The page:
- This brings up another problem with the film: no one believes Alice when she insists that something is going on, but we are watching the conclusive video proof that she's right. A cursory scan through this footage would reveal the truth. But I guess once you've gone to the trouble to rig your entire house with cameras and keep them running 24/7, it's silly to actually use the evidence they produce in any way whatsoever.

- Brady Allen is excellent as the film's creepy little kid. And because this is a movie about creepy little kids, there's a very nice reference to 'The Shining' just before the "REDRUM" really starts flowing.

- The thing I continue to like about this series, including this installment, is the unique way it treats its jump scares. Because most of their shots are static (they come from locked off security cameras or webcams) Joost and Schulman will hold on a seemingly innocuous frame for a long time, until our minds fill with dread imagining what nightmare fuel will pop out next -- and then it does. It's an unusual and unusually satisfying blend of suspense and surprise.

- The thing I continue to dislike about the series, or at least the sequels, is the lingering unanswered question of who, within this fictional universe, is cutting together this footage. Whoever they are, they're a total dick. Sometimes they hold on a shot just to freak us out. Sometimes they cut away just before something horrible happens, then cut right back to survey the carnage. The only reason to do that, at least in this context, is to try to avoid getting an R rating. Because, teenagers.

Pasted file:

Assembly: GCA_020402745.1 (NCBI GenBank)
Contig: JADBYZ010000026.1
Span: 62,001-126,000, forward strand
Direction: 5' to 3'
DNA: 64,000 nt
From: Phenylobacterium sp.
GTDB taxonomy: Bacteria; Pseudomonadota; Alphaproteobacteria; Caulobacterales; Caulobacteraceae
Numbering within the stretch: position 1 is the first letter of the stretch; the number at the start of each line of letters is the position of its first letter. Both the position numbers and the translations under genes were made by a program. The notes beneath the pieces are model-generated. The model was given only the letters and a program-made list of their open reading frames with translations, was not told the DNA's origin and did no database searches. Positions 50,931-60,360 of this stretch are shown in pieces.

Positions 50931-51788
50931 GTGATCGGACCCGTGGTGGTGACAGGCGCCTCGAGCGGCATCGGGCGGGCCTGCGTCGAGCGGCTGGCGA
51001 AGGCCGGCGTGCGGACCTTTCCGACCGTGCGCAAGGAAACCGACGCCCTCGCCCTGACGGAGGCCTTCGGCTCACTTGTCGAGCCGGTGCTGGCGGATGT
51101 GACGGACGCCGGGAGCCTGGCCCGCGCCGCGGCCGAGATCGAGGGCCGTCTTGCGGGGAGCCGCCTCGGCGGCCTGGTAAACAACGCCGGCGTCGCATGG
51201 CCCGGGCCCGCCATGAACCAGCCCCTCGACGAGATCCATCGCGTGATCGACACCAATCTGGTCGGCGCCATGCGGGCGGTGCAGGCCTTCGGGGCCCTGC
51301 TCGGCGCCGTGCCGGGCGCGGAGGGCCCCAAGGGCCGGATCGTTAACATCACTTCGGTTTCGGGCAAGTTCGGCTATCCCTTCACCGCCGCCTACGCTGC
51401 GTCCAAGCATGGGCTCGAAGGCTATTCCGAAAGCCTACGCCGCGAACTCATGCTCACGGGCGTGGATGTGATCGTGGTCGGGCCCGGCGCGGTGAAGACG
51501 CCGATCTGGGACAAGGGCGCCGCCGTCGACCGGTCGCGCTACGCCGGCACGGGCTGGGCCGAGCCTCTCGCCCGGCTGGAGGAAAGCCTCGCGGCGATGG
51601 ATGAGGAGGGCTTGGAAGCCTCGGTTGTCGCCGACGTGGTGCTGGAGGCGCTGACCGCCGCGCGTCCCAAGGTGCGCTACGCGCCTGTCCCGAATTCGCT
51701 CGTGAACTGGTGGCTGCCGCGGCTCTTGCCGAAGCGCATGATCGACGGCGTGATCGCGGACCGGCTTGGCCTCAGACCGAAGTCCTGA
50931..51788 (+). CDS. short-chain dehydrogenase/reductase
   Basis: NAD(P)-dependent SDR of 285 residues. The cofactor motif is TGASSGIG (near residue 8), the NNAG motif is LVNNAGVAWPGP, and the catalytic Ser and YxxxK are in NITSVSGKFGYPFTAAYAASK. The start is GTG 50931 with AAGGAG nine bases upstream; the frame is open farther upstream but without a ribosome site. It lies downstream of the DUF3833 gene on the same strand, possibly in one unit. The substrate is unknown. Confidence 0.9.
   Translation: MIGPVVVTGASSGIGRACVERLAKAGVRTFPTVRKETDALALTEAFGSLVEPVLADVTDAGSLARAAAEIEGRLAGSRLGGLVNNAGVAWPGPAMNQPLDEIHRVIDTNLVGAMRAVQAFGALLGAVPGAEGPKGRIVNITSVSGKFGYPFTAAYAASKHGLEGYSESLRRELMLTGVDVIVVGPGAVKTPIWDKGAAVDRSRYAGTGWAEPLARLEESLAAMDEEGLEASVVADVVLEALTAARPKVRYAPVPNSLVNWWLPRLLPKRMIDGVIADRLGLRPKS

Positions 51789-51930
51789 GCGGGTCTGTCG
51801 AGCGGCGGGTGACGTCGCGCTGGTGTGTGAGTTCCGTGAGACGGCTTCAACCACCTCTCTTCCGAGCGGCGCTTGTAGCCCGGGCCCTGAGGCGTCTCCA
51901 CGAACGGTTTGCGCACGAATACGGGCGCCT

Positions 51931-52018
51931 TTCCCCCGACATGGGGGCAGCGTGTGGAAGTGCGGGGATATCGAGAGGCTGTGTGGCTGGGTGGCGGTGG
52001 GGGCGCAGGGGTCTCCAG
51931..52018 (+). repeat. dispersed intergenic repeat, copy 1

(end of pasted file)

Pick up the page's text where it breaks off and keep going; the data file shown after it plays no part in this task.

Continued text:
- As a general rule, you should never willingly walk into a room that is lined with plastic sheeting. Nothing good is happening in there.

- This is a work-in-progress, and as such it didn't include any closing credits or explanatory titles that might reveal the fates of the characters in the finished version. In this state, 'Paranormal Activity 4' explains none of the mysteries it sets up involving Robbie, his invisible friend, and their relationship to Alice's younger brother Wyatt. Who is who and how they connect to the larger 'Paranormal Activity' mythology is left unclear. This movie is reasonably scary and unreasonably opaque.

- In lieu of a Q&A, franchise star Katie Featherston appeared on stage after the film ended to briefly thank everyone for coming, complement Fantastic Fest (where the series has regularly premiered) and encourage everyone to tweet their reaction and feedback. Then just as quickly as she arrived, she left, appropriate behavior given her character's habit of popping up in the 'Paranormal Activity' sequels when you least expect it.

[Editor's Note: Because the screening of 'Paranormal Activity 4' was called a "work in progress," we will not be giving it a proper rating score until its completed.]

'Paranormal Activity 4' hits theaters October 19.

Matt Singer is a Webby award winning writer and podcaster. He currently runs the Criticwire blog on Indiewire and co-hosts the Filmspotting: Streaming Video Unit podcast. His criticism has appeared in the pages of The Village Voice and Time Out New York and on ‘Ebert Presents at the Movies.’ He lives in Brooklyn with his wife, dog, and a prop sword from the movie ‘Gymkata.’